I offer a 10-part seminar on science for non-scientists. For example, a group might meet for two hours on four successive Saturday mornings to cover 8 of the parts. All sessions are conversational, with a mid-session break. I usually present a single session on one or two topics chosen by the participants.
This conversational seminar is designed for non-scientists—those who might or might not have had a biology, chemistry, and/or physics course in high school, or perhaps an introductory course in college. This is NOT a technical lecture. There is no homework. We will introduce fundamental ideas of physical science and examine their impacts on modern living. If you cringe at mathematics, be assured that you won’t have to “do” it, but you might come to feel empowered regarding it—and hopefully also empowered regarding the science babble that appears in the news media.
I have given this seminar (in various forms) in Los Alamos NM, at the Meadville Lombard Theological School in Chicago, in Redwood City CA and four times at Sequoias Portola Valley (SPV). To permit dialog, I prefer to work with a group of five to fifteen participants. I will address a larger audience, although the presentation might then seem more like a lecture than a conversation.
An outline of topics in the seminar appears below. Depending on our discussions, we can probably visit 7 or 8 topics in four sessions. A full seminar might include Topics 1-4 and Topic 10, allowing the participants to choose two topics from among the five electives listed with an asterisk (*). One set of participants requested a fifth session to cover two additional elective topics.
To propose a seminar:
Notify me by email email@example.com .
Tell me the nature of your group, and whether you are interested in a single topic or several sessions. Also, please tell me how you would propose to enroll your group and why they might be interested in the topics. The outline is flexible, and can change depending on the interests of the participants. For example, while I was presenting the nature of electrical charges, some senior members said, “Oh, we wanted to know what the little labels saying 110V appliances mean.” The rest of the group concurred, and we immediately shifted to the subject to household wiring and how electrical appliances work.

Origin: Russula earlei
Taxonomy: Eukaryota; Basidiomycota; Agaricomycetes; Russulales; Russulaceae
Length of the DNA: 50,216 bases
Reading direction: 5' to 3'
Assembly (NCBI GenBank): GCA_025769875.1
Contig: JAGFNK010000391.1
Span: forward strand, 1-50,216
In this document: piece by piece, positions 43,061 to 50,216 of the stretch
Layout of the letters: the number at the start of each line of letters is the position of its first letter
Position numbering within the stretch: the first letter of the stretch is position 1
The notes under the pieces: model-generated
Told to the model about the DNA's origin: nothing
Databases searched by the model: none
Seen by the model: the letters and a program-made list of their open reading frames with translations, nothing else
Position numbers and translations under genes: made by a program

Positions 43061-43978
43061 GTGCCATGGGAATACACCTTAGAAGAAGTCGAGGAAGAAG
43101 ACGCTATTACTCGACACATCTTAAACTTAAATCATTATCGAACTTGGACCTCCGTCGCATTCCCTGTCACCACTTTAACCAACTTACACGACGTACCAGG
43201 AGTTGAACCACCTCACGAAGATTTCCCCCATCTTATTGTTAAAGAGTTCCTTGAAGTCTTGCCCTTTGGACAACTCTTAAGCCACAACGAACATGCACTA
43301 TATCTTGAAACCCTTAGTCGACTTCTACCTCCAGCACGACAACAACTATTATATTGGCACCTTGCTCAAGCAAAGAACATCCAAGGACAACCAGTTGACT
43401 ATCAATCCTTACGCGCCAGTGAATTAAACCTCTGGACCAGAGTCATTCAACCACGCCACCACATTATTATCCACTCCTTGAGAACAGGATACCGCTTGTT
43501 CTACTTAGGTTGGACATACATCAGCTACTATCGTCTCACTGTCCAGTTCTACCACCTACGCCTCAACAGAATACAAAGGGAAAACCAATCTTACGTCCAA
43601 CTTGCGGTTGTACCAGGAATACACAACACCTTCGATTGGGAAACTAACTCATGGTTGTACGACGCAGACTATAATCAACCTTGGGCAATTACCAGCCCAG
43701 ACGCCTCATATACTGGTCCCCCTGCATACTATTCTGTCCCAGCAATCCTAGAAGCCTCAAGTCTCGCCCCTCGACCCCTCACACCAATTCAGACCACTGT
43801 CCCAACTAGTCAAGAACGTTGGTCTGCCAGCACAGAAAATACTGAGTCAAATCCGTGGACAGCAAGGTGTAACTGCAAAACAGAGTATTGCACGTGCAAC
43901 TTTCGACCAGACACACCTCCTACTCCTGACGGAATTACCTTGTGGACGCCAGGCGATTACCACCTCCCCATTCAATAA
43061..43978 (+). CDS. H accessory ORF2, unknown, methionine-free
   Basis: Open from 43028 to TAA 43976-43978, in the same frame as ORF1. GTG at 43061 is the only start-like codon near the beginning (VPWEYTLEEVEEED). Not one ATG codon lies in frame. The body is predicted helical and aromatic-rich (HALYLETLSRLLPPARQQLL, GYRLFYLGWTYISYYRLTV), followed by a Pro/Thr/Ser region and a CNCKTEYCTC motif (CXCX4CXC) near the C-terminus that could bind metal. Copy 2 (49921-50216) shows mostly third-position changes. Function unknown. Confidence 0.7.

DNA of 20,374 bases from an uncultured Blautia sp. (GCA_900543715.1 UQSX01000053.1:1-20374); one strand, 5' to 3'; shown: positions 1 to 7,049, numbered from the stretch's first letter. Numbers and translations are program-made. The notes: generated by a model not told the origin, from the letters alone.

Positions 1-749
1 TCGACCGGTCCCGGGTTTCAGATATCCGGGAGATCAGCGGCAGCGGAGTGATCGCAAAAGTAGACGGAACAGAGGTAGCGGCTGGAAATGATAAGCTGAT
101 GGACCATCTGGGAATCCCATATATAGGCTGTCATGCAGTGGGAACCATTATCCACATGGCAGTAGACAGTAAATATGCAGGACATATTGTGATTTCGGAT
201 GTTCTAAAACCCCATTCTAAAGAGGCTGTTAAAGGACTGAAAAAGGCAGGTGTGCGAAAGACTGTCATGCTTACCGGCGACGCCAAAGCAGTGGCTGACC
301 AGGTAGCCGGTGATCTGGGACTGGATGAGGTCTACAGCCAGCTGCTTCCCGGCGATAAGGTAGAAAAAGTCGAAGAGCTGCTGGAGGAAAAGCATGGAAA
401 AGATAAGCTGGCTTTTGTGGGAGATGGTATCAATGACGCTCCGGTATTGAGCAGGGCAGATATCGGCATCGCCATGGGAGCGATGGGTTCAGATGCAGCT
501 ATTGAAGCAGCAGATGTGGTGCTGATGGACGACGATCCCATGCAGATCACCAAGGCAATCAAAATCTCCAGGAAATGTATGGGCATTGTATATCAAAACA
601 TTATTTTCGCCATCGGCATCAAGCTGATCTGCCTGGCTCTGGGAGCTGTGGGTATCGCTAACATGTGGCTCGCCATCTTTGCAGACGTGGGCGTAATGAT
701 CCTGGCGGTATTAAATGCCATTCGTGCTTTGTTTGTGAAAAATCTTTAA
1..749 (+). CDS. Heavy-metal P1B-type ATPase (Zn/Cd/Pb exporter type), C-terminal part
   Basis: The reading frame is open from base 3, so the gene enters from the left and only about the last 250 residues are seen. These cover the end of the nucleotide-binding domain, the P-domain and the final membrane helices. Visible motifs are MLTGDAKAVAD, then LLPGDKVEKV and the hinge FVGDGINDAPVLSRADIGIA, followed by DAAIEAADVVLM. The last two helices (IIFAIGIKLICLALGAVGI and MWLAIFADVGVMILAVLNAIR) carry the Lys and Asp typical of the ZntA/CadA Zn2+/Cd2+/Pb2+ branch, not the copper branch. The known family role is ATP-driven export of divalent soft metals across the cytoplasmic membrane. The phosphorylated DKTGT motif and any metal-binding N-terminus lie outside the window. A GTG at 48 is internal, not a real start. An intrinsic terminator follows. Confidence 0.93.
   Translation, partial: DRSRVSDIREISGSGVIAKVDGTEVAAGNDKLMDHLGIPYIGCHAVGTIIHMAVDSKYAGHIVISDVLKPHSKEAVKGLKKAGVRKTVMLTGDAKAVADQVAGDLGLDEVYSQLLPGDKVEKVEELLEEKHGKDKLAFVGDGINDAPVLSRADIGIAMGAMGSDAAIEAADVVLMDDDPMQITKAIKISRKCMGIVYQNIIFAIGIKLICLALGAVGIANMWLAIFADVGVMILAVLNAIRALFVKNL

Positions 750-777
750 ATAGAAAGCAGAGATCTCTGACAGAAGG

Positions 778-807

If we have weekly sessions, participants will receive a reminder by email each week. I understand that unplanned family and professional events arise, but I ask that participants agree to attend the full set of scheduled sessions except for emergencies. I have found that, although one session might not appeal to an individual’s tastes, interest can grow as the larger picture of science and society emerges.
SUGGESTED OUTLINE (* indicates electives)
1. Structure of science: Distinguish science. Mechanics, gravity,, mathematics. What is a theory?
2. Electricity: amps & volts, AC/DC, light and heat and radio.
3. Structure of matter: atoms, molecules, crystals. Why can you distinguish a metal from a ceramic?
4. Thermodynamics and climate: why a warm house can feel cold; what is temperature; understanding the arguments about climate.
Session III (Electives, choose two)
5.* Einstein’s relativity: You, yourself will show how time and space are warped. A mind-bending exercise.
6.* Nuclear radiation: fission & fusion, reactors, bombs, wastes and how some of the fear is misplaced.
7.* Quantum mechanics: colors, interference, particles, waves, and why Einstein said entanglement is “spooky.”
8.* Dry land hydrology: The hydrologic cycle; water in the apparently dry soil of your garden.
9.* Numbers: How computers speak English while doing arithmetic.
Session IV (most important)
10. Complex systems: How emergence, society, regulation, feedback, traffic jams, fish, birds, weather, and urban disasters are all related.